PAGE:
Planting Jasmine? 5 Tips For Growing Beautiful Jasmine Plants - Hortiwriter: The Gardening & Landscape Blogger (2024)

I love planting jasmine shrubs and vines… I’ve loved their blissfully fragrant smell forever. But I didn’t know what plant produced that special scent until some words from a popular Seals & Croft tune made me look it up. “Summer breeze, makes me feel fine / Blowing through the jasmine in my mind.”

Those of you of a certain age know what song this is. It’s “Summer Breeze,” and it was a hit for the soft rock duo in 1972. It was still a ubiquitous song on the radio and grocery store playlists when I was growing up many years later into the 1980s and ‘90s. And I just had to know what “jasmine” was.

Well, when I learned that James Eugene Seals and Darrell George “Dash” Croft were referencing an aromatherapeutic plant with an intoxicating smell, I just had to find this jasmine and take a whiff myself. And there it was – the flower smell I had enjoyed all my young life but never knew its origin. At the time I didn’t really have a place to grow jasmine. My family and I lived in a rental apartment and my gardening space was too small for planting jasmine.

Planting Jasmine In My Yard

I didn’t get to grow jasmine in earnest until I bought my first home in 2018. I planted several examples of Jasminum laurifolium, known as angelwing jasmine and often called star jasmine — the latter of which I’ll be referring to my jasmine here. It’s native to Asia but grows very well in Florida (where I currently live) and California.

Star jasmine is a vine-y shrub that grows about 10 feet tall and spreads out three to five feet. It’s perfect for obscuring a 36-inch-tall chain link fence along one of my property lines. And it provides a beautiful, fragrant buffer between my backyard and the neighbor’s six-foot-tall vinyl fencing. The dark green leaves tie in well with the lawn grass, while the white flowers look pretty dappling the green foliage along the white fence.

Planting Jasmine? 5 Tips For Growing Beautiful Jasmine Plants - Hortiwriter: The Gardening & Landscape Blogger (1)

Jasmine flowers produce a sweet, fruity scent that verges on a little musky or spicy. The rich, distinctive fragrance is used in many perfumes, scented candles, and aromatherapy mediums.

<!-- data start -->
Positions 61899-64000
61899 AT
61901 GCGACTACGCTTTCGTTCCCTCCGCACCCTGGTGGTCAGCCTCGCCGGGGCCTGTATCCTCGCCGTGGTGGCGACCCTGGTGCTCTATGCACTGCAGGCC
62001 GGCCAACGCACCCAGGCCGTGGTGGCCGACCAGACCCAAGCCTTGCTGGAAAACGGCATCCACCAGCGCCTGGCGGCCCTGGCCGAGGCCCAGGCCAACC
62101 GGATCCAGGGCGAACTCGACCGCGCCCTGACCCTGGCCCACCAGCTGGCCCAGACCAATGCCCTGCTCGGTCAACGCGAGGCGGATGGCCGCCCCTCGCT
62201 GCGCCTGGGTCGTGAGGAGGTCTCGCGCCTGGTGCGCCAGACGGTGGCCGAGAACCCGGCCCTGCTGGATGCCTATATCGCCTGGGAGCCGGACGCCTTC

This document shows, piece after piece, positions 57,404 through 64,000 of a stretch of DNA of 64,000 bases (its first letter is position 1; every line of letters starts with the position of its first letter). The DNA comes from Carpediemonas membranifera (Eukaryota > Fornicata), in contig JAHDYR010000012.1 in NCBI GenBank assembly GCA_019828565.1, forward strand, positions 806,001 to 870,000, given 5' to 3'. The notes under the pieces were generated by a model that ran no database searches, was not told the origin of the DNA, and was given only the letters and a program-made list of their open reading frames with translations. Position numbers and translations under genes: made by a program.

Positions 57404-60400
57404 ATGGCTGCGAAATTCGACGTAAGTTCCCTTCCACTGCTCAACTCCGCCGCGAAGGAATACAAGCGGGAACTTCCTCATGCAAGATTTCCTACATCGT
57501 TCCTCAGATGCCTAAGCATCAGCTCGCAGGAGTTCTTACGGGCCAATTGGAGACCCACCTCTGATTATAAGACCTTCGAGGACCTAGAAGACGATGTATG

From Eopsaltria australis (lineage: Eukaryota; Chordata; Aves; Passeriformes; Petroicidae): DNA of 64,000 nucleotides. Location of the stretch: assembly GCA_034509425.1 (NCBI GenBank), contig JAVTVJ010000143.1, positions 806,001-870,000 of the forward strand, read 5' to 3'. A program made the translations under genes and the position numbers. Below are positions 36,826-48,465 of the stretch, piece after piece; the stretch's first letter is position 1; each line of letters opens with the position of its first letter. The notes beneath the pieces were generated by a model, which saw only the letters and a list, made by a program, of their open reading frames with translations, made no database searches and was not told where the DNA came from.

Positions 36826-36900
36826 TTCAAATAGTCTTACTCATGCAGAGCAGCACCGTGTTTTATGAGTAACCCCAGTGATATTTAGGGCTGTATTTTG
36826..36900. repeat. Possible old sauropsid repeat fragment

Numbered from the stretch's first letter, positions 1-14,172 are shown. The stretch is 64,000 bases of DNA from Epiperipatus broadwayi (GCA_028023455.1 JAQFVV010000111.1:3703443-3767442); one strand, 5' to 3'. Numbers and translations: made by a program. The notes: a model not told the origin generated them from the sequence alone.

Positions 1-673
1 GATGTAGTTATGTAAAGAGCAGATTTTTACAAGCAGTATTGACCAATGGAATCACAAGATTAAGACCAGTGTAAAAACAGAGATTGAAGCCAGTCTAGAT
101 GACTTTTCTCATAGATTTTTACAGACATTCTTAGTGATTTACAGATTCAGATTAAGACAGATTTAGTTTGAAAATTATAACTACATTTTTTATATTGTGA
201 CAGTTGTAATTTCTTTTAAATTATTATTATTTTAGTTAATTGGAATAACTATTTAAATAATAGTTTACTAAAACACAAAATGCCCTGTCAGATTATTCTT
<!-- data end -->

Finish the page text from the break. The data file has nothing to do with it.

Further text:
My Tips For Planting Jasmine

I’ve now had jasmine growing for several years and have had ups and downs with these plants. They’ve survived frosts and freezes. They’ve eked through too-hot afternoons and wilt-inducing droughts. And they’ve lived glory days in the late spring and early summer when their blooming flowers make the whole yard smell heavenly.

I’ve learned a thing or two about planting jasmine and how to keep them thriving. So, I want to share what I’ve learned – often through trial and error – with you.

Plant The Right Type Of Jasmine For Your Hardiness Zone

Jasmine is generally a warm-weather plant that grows best in USDA Hardiness Zones 9 and 10. However, there are winter-hardy varieties that can thrive in northern climes. For example, winter jasmine (Jasminum nudiflorum) can grow well in the landscape as far north as USDA Zone 6. My Central Florida home is in Zone 9B, so I’m smack dab in the middle of jasmine’s happy place.

Planting Jasmine In Full Sun To Partial Shade Is Ideal

Specific jasmine varieties have their own growing requirements. Yet, most do well in full sun to partial shade in well-drained soil. My star jasmine grows in a full-sun location that receives six to eight hours of direct sunlight daily. Their bed is also slightly elevated from the surrounding yard, ensuring water doesn’t pool around their bases.

Planting Jasmine? 5 Tips For Growing Beautiful Jasmine Plants - Hortiwriter: The Gardening & Landscape Blogger (2)

Prune Jasmines After They Flower

The best time to prune jasmine comes down to what variety you have and when it blooms. I usually prune my star jasmine after they finish flowering. Pruning them then encourages denser growth and helps prepare them for flowering again. At my place, this usually occurs over the course of a couple cycles that span from late spring into early summer.

Prevent Heat Stress With Watering During Hot Spells

I’ll admit, I was a little taken aback after planting jasmine only to soon find it suffering from heat stress going into their first summer. I mistakenly thought jasmine was more drought and heat tolerant than that. This led me to thoroughly watering my jasmine plants early in the mornings during hot dry spells. They seem to fare well enough now that I’m watering them regularly throughout the week between rainy periods.

…And Keep Your Jasmine Safe During Frosts and Freezes

It seems most people not from Florida think it never gets cold here. WRONG! It even snows here – rarely, but it does. In my neck of the woods, we can expect at least a few frosty mornings and one good freeze a year – maybe two. That means that I need to keep my star jasmine safe during cold snaps. I learned this the hard way a few years ago when we got down into the 20s one morning and I found my jasmines browning and limp.

Planting Jasmine? 5 Tips For Growing Beautiful Jasmine Plants - Hortiwriter: The Gardening & Landscape Blogger (3)

I cut them back to the ground and, come early spring, they were sprouting again like there was no tomorrow. My fence was covered with beautiful jasmine once more by the end of the summer!

Planting Jasmine? 5 Tips For Growing Beautiful Jasmine Plants - Hortiwriter: The Gardening & Landscape Blogger (2024)

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